Award Date

May 2023

Degree Type


Degree Name

Master of Science (MS)


Health Physics and Diagnostic Sciences

First Committee Member

Zaijing Sun

Second Committee Member

Carson Riland

Third Committee Member

Steen Madsen

Fourth Committee Member

Alexander Barzilov

Number of Pages



The Savanah River Basin is an area of 9,850 square miles that stretches from the border between South Carolina and Georgia, which empties into the Atlantic Ocean near Savannah, Ga. This area is home to surrounding cities, industrial sites, and the Savanah River Site. It is well documented that traffic, industrial operations, and agriculture contribute to worsening air pollution that needs to be monitored. While Tillandsia usneoides (Spanish moss) has been used in previous studies that prove it to be an effective biomonitor for air pollution and an accumulator of heavy metals, there have been no biomonitoring studies in the Savanah River Basin area. This study aims to find a relationship between the heavy metals absorbed by Spanish moss and the composition of air pollution in the Savannah River Basin area.Spanish Moss is an epiphytic bromeliad that natively grows in tropical and subtropic climates, such as the Savanna River Basin area. Epiphytic plants grow on the surface of larger plants such as trees and obtain their water and nutrients from ambient air. Due to its epiphytic nature, the elemental composition of Spanish moss reflects the air quality of its surrounding environment. This makes Spanish moss an ideal candidate for use as a biomonitor of local air pollution. Samples of Spanish moss were collected from the Savannah River Basin area. The Spanish moss samples were dried, ground into a fine powder, and irradiated at two reactor locations. The first set of samples was irradiated at North Carolina State University’s PULSTAR nuclear reactor, and the second set of samples was irradiated at the McClellan Nuclear Research Center at the University of California Davis. After the samples were irradiated, reactor-produced radioisotopes were measured by High Purity Germanium detectors, and gamma spectra were collected using Canberra’s Genie 2000 software. The experimental results indicate that: (1) Instrumental Neutron activation analysis can accurately determine the heavy elements in Spanish moss; (2) The concentrations of heavy metals in the samples of Spanish moss have clear correlations with local sources of air pollution in the region of the Savannah River Basin which proves that Spanish moss can serve as an effective bioindicator of air pollution.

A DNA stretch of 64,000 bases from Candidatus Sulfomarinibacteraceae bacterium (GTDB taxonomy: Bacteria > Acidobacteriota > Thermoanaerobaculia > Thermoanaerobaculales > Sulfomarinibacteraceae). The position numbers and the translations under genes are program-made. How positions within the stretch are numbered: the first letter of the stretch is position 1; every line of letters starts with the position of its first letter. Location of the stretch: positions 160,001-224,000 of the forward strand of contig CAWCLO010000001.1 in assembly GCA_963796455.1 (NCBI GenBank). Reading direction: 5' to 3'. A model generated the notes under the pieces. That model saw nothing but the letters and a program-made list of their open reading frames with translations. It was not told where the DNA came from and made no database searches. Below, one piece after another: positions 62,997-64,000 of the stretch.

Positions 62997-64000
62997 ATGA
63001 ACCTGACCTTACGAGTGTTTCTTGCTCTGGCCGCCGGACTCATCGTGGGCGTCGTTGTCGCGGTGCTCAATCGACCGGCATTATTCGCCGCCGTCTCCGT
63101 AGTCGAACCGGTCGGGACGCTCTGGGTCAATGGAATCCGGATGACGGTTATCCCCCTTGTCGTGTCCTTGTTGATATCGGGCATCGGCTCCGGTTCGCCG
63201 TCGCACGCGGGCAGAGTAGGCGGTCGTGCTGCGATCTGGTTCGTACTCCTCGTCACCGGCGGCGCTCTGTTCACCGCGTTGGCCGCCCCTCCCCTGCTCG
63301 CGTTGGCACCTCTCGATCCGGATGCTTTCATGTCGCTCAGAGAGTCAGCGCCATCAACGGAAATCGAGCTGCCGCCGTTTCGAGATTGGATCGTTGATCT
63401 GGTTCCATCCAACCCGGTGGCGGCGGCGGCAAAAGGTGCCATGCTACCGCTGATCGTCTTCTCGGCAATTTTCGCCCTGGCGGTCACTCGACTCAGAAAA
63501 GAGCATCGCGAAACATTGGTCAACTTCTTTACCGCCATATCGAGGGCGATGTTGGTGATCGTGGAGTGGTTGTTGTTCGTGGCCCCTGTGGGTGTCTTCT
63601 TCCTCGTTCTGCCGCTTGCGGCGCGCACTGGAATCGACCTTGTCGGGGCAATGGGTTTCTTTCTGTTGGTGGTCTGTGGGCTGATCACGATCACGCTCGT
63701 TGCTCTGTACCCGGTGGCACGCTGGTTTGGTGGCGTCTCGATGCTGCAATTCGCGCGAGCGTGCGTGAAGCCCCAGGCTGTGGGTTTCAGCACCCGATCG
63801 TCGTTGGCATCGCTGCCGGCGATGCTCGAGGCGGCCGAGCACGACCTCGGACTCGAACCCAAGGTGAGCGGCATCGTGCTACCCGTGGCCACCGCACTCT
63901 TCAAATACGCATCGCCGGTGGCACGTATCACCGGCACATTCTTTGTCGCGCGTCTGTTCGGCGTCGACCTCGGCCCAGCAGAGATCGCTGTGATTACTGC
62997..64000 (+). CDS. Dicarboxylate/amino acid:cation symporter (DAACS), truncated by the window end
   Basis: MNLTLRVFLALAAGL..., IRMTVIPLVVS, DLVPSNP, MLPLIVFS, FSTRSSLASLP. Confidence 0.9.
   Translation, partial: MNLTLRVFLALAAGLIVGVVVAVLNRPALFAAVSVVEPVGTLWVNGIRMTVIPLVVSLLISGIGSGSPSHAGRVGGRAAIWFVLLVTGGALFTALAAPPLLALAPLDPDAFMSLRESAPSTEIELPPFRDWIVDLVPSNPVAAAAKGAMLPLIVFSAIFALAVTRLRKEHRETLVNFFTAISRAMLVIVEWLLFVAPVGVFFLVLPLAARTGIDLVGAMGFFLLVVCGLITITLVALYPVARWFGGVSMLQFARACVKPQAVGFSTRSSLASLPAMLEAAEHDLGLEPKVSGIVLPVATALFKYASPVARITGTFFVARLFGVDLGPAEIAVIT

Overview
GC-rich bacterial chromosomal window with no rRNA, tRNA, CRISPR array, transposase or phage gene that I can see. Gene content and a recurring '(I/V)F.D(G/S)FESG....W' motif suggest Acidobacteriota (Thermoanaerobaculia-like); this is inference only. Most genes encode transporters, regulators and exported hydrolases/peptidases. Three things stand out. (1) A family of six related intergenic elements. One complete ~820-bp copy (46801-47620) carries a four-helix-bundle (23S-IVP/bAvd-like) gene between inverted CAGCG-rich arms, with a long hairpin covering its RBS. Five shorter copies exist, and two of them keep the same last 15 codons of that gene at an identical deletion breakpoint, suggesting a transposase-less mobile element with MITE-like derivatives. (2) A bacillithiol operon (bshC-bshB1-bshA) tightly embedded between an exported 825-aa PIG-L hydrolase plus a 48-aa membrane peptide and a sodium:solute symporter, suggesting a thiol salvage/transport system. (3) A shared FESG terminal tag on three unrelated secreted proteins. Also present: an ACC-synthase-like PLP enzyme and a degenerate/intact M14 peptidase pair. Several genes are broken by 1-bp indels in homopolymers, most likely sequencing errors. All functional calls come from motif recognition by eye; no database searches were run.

Bioindicator; Biomonitoring; Gamma spectra analysis; Heavy metals; Instrumental Neutron Activation Analysis; Spanish moss



File Format


Degree Grantor

University of Nevada, Las Vegas




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